Sunday, September 17, 2017

Preaching forgiveness in the midst of violence and impunity

This morning I went to preside at a Celebration of the Word with Communion in a community that has suffered violence – and impunity.

A few years ago, one young man was arrested and two young men were killed by the police. The young man is still in prison and I think there has been no trial for the policeman who killed the two young men.

A little later, a jilted lover came and killed the woman and her two kids by locking them in a room and setting it on fire. They survived briefly but died. He is in prison.

A bit later, a couple related to people in this village and to one of those imprisoned was killed in their home in a machete attack in a different village.

How do you preach in a place touched by violence and injustice when the readings are about forgiveness? Here are some notes on what I shared.

I started by expressing my trepidation of preaching on forgiveness in the face of the sufferings of the people.

I asked them to remember, above all, that our God is compassionate and merciful, as we prayed in the responsorial, psalm 103.

First, I tried to explain that forgiveness doesn’t mean forgetting or ignoring. In many societies, we try to ignore offenses and so never face them. Ignoring or claiming to forget an offense really leaves no place for real forgiveness.

Ignoring or forgetting an offense, a crime, can lead to the impunity that surrounds us here in Honduras – where the poor suffer and no one is held responsible.

But, real forgiveness can lead to reconciliation, to finding a way to live in peace with others. It is above all a way to leave the offended and the offender free to grow, to change.

The person who suffered can leave aside feelings of anger, revenge, resentment. These often tear at the heart of those who are offended, like a parasite depriving the person offended of peace, of the possibility of new life and growth. This pain, unattended to, can eat us up - from the inside. It can also lead, when resentment is allowed to fester, to feuds between persons, to fights, and even to deaths. When there is no justice, many take “justice” into their own hands – resulting in a cycle of pain and violence.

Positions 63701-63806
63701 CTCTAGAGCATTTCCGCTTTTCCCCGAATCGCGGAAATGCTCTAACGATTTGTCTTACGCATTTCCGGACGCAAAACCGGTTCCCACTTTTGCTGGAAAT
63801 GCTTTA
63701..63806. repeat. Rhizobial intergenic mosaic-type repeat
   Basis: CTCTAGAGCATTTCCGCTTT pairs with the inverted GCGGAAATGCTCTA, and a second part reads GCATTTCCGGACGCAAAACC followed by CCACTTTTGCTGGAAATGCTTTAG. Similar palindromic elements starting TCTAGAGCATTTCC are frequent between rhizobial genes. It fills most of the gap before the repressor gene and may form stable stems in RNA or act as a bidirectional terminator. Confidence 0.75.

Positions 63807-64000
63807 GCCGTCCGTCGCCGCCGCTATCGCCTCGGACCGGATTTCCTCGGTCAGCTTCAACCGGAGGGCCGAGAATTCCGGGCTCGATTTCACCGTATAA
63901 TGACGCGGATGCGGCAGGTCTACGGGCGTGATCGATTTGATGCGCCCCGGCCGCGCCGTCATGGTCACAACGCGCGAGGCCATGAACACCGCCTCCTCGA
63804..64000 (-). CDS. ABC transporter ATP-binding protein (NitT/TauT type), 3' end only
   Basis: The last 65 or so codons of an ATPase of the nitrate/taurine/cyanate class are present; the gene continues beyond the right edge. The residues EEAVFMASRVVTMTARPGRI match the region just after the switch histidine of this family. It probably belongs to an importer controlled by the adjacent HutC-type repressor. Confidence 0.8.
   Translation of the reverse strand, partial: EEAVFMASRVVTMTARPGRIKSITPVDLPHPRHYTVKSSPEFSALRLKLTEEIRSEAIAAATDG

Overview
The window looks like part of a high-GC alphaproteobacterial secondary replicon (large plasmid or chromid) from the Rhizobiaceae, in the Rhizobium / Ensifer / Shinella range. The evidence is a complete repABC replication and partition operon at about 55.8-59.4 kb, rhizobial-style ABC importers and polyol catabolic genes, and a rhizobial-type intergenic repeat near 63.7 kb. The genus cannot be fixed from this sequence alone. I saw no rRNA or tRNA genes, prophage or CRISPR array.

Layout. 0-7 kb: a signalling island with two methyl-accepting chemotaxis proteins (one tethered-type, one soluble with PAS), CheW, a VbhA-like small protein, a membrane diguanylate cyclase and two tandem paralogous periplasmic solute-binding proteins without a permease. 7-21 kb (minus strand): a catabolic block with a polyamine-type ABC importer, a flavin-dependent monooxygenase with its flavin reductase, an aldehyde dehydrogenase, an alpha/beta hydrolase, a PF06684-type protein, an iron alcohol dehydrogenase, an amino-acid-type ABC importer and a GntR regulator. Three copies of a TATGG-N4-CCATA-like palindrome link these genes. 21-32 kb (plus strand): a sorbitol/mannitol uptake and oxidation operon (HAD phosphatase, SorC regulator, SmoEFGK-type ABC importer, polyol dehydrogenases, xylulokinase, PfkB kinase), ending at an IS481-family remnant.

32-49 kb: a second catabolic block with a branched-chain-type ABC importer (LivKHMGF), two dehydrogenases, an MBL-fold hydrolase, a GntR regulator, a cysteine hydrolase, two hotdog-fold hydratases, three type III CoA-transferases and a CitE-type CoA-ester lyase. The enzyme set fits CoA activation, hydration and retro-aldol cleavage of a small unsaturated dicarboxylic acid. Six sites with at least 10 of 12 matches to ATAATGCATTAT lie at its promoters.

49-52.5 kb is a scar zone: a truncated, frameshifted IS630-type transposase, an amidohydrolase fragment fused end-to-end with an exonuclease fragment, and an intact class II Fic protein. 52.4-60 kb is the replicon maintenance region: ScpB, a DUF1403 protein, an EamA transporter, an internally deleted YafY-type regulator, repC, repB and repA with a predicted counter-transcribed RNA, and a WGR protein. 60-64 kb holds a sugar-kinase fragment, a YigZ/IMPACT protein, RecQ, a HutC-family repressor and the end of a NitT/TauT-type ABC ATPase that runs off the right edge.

But forgiveness is liberating.

It can leave the offender free to change, to ask forgiveness, to make amends, to begin anew.

Forgiveness leaves a space for reconciliation and even solidarity between the person offended and the offender.

To help them think and pray about all this, I shared two stories. 

I spoke of a man whose little boy had been violated. He brought a complaint against the perpetrator to the justice system. The man was arrested. Some condemned him for doing this: “You are a delegate of the Word and have to forgive.” I told him that what he had done was good, especially since it cam out later that the man who violated other children and so he was preventing future harm. But, as I saw it, the delegate brought the charges without anger, without a desire for vengeance.

The other is the story of a Spanish missionary priest in Chile, Joan Alinsa, who was killed on September 19, 1973. (I wrote about him in a blog post three years ago.)The soldiers came and sought him out in the hospital where he worked. They were going to blindfold him before shooting him; but he told them “Please don’t blindfold me, kill me face to face, because I want to see you to forgive you.”

These are contrasting examples of how to deal with the call to forgive.

I closed emphasizing that our God is merciful and compassionate, but also noting that in the Lord’s prayer, which were about to pray before Communion, we ask our Father to “forgive us our offenses as we forgive those who trespass against us.”


We experience forgiveness from God, every day. We are called to forgive every day, especially in the little details of life. And thus God will forgive us even more.

And so I prayed that the forgiveness that leads to reconciliation will help regenerate this and all other places beset by violence, death, and injustice. 

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